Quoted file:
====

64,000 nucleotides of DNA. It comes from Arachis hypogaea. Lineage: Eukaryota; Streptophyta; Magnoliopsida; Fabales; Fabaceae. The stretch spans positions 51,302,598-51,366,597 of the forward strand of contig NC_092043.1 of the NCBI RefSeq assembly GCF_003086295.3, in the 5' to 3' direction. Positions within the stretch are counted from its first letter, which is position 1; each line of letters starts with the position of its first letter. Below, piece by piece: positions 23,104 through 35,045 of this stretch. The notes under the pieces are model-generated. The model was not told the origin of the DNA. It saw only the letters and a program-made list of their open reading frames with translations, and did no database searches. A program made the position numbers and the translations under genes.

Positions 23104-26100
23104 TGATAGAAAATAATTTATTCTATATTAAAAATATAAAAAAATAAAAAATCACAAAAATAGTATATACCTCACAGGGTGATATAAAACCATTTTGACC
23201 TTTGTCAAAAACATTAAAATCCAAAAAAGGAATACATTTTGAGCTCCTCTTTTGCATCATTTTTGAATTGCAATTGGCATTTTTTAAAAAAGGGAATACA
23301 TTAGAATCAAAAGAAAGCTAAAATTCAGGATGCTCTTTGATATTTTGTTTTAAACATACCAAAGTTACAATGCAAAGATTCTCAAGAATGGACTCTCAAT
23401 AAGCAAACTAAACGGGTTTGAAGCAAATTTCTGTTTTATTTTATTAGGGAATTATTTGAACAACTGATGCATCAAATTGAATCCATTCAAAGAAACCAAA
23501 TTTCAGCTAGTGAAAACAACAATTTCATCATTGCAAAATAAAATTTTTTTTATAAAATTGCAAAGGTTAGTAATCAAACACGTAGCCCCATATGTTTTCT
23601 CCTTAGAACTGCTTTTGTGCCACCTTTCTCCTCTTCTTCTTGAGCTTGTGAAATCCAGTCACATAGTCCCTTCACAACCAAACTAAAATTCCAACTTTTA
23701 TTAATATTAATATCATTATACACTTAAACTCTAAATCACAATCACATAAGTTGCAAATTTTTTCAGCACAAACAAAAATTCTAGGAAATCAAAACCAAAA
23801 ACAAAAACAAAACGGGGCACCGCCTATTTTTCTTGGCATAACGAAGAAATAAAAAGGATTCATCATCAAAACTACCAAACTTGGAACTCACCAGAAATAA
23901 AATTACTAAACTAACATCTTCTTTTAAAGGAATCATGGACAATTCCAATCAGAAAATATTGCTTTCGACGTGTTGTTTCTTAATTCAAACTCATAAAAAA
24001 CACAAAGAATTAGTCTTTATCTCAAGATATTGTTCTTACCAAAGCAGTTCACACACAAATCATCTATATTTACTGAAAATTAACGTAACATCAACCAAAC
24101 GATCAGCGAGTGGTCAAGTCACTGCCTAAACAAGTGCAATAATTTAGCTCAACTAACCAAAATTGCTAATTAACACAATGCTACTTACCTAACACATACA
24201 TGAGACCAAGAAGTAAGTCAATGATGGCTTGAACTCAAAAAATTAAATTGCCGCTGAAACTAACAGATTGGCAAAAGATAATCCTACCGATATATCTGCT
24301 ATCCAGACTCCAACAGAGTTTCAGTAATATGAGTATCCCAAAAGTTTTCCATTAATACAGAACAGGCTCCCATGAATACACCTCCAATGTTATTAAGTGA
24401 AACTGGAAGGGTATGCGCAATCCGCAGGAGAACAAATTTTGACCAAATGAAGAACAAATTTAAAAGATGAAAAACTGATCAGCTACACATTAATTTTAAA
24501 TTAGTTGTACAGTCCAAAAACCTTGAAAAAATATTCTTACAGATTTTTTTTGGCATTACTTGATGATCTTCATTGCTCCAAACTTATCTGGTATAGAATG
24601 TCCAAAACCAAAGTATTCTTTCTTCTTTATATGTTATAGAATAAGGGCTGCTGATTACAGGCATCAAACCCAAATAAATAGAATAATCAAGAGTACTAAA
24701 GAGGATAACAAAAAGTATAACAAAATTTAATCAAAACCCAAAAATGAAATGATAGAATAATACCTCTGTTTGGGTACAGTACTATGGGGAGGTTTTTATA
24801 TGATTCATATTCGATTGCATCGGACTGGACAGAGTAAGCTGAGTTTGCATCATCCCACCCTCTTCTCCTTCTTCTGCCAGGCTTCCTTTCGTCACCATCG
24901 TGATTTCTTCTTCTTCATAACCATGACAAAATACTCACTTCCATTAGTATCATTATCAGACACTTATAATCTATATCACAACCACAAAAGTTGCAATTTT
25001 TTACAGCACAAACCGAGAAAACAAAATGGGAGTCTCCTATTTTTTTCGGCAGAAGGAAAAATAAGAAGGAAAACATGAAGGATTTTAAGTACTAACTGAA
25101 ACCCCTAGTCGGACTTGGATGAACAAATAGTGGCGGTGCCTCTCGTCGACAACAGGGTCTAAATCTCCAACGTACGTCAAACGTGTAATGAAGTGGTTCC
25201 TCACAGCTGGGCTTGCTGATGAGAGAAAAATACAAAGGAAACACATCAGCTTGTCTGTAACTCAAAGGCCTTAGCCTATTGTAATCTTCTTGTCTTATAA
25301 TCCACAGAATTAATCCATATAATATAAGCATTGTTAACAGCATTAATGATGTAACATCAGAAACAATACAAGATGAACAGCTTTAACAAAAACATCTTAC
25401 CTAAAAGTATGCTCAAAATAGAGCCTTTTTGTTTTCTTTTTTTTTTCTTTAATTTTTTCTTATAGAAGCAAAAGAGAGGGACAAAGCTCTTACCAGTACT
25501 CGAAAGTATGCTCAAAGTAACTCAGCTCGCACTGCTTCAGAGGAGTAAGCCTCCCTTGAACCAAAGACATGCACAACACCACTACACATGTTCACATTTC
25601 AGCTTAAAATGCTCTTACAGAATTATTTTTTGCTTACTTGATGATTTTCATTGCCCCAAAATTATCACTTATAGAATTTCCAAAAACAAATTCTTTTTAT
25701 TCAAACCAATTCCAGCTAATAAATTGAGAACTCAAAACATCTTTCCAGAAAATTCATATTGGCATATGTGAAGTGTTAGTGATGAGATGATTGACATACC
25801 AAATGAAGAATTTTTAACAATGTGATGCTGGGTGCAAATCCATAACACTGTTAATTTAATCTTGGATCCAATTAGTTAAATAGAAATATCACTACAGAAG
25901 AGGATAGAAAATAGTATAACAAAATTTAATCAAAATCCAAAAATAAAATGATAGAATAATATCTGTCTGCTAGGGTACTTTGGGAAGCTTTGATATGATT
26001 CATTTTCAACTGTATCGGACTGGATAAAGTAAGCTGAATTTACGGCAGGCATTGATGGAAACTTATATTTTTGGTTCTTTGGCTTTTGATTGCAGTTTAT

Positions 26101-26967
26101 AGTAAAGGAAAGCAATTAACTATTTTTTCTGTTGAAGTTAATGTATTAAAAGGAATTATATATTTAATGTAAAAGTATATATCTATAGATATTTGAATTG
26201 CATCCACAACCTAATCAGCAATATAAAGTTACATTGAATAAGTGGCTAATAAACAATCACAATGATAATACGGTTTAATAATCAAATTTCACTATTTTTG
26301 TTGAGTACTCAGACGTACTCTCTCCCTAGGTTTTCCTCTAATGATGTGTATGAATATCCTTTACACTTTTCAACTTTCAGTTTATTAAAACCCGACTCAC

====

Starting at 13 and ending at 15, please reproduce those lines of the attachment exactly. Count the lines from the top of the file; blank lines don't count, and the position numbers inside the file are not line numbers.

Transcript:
24101 GATCAGCGAGTGGTCAAGTCACTGCCTAAACAAGTGCAATAATTTAGCTCAACTAACCAAAATTGCTAATTAACACAATGCTACTTACCTAACACATACA
24201 TGAGACCAAGAAGTAAGTCAATGATGGCTTGAACTCAAAAAATTAAATTGCCGCTGAAACTAACAGATTGGCAAAAGATAATCCTACCGATATATCTGCT
24301 ATCCAGACTCCAACAGAGTTTCAGTAATATGAGTATCCCAAAAGTTTTCCATTAATACAGAACAGGCTCCCATGAATACACCTCCAATGTTATTAAGTGA